I actually knew this before starting, but if you’re new to power tools this is worth noting.  Basically, when you’re going for very precise cuts where you line your saw blade up with your cut mark matters.  It’s also why if you’re cutting multiple lengths out of one board you don’t mark off all the measurements an then cut–you’ll get progressively more off the more cuts you make.

4- Know your joints

There are 3 main types of joints you’ll deal with for trim: butt, miter, and scarf.

woodJoins

You can use a butt joint for corners when you have straight pieces (I used it for the 1×6’s).  You can also do a version of a butt joint with fancier trim pieces; this would be a coped corner.

The other option for corners is a mitered joint, but this can get finicky when your walls are not square.  If you’re painting the trim and it’s just a little off, it’s not a big deal because you can caulk the gap unless it’s ginormous.

The scarf joint is for joining two straight pieces of trim because most trim you find will be 8-10′ long and many walls are longer than that.

5- Cut your longest pieces first

This way if you screw up you can just keep cutting them down and use them in a shorter space.  I managed to do this without even thinking about it–go me!

So after a couple of false starts and a few headaches we got all the baseboard molding up!

The 1×6 was the worst to deal with–it’s not flexible and has the most area to line up well for corners.  I opted for butt joints with this because the mitered corners were not lining up well at all.  It also didn’t help matters that the miter saw would slide a little on our hardwood floor, making some of my cuts off because the board I was cutting would no longer be square against the blade.  ARGH!!!!  This took a couple evenings of work, but getting the first layer installed well would make everything else a lot easier.

diningBase_done_1

Next up I added the base cap.  SO much easier.  I was able to knock out this layer in about an hour and my scarf joint were much, much cleaner.

diningBase_done_2

And finally, the chair rail.

diningBase_done_3

I still have to add the quarter round,  fill the holes, caulk any gaps, and touch up with paint.  The worst is over though and it’s looking good!

 

 

*I don’t think any reasonable person could truthfully admit that they wouldn’t have even considered that title.

 

In Which I Inevitably Complicate Matters

I’ve been on the hunt for baseboard molding for a couple weeks now.  We have to replace all of it in the dining room because chunks were cut out behind the bookcases and we’d never get a perfect match unless we had someone custom make it. So I’ve been trying to find something with a similar weight and style to the rest of the house.

diningBase_existing

Finding something comparable to Victorian trim in today’s shops is hard.  The existing trim was about 10″ tall and you can’t detour too far from that height because there are 10″ tall plinths at the base of all the door moldings and it’s designed to be a similar height as the baseboards.

I figured I’ve have to get two different trim pieces (technically 3 once you figure in quarter-round) and that’s even how the existing trim was made.  The trouble was that I couldn’t find two pieces of trim that, when combined, gave me the look I wanted at the height I needed.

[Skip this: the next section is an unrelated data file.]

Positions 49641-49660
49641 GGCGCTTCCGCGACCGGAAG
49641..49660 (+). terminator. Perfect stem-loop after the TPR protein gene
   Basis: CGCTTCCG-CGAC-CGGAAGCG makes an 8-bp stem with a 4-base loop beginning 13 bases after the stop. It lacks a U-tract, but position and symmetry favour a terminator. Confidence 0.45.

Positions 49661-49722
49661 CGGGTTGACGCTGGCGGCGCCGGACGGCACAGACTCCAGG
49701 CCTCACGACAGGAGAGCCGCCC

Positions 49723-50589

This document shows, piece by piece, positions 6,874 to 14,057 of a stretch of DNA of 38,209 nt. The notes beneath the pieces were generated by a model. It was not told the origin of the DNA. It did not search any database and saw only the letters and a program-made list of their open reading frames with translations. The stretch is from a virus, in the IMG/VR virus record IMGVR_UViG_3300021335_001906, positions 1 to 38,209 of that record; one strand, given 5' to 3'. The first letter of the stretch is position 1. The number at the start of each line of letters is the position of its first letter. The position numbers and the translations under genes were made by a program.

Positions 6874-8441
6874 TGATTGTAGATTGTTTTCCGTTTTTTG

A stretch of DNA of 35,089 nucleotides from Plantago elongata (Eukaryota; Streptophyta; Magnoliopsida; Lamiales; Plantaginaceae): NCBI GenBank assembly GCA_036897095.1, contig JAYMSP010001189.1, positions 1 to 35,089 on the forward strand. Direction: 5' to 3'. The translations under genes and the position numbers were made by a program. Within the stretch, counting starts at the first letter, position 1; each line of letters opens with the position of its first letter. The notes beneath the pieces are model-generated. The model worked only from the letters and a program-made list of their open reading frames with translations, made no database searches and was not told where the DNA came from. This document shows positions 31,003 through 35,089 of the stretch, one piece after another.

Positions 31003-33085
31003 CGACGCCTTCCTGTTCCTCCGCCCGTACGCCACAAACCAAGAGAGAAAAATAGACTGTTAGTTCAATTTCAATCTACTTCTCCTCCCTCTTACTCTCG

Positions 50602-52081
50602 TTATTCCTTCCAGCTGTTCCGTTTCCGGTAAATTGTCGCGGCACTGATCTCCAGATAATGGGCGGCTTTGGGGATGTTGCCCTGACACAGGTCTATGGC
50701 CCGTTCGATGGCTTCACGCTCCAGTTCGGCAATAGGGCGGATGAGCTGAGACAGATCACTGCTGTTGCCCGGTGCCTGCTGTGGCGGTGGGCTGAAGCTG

At this point normal people may have settled.  It’s clearly what happened in our kitchen and it’s not bad… but the base trim is barely visible in the kitchen and will be quite prominent in the dining room given the contrast with the walls.

Also, I am far from normal.

After being disappointed with Home Depot and Menards I trekked out to West St Paul to hit up Lowes.  At this point I was ready to buy trim come hell or high water.  I spent a good 45 minutes there laying out different combinations of trim on the floor and muttering to myself and eventually I settled on a 4 part baseboard plan. (FYI: All the stores seem to have nearly identical trim options).

It goes as such:

diningBase

Because that’s not going to be a pain in the ass to install at all.

Since we’re painting, I went with pine for all the pieces since it’s inexpensive (and the MDF was more warped and I think the plasticy stuff is just gross).  I chose Select Pine for the flat base piece because it’s straighter and less knot-y than standard pine boards and paint won’t hide knots.

This weekend we also picked up a new toy to help us with the install.

nailGunWheeeeeee!  I did NOT want to hammering in 4 different types of trim pieces by hand.  Plus, we’re also going to end up adding on to the crown molding AND we’re going to redo all the moldings in Matt’s study at some point* AND fixing some broken quarter-round throughout the house so this seemed like a reasonable investment vs renting. Plus it’s cordless and doesn’t require a compressor, how cool issat???

Pro-tip: If you go with cordless tools, try and stick to the same line so the batteries are interchangeable.  We’ve opted for Ryobi since it seems pretty well reviewed for the price point (not necessarily for the professional user, but good for the homeowner with some projects, i.e. us). Added (and completely useless) bonus: I love the green color.

We were originally hoping to install the baseboards this weekend, but since I didn’t pick out trim until Thursday night and it all needs to be primed and painted, this is the current state of things:

diningBase_progress_2(Isn’t our basement lovely?)

and this:

diningBase_progress_1

But it’s going to look spectacular!

 

*Somebody really hated that room.  It has the same janky ceiling tile as the dining room, trim that belongs in a 1950’s ranch and walls that appear to have been paneled and then heavily painted? Poorly skim-coated? Something… Needless to same that room does not quite match the rest of the house.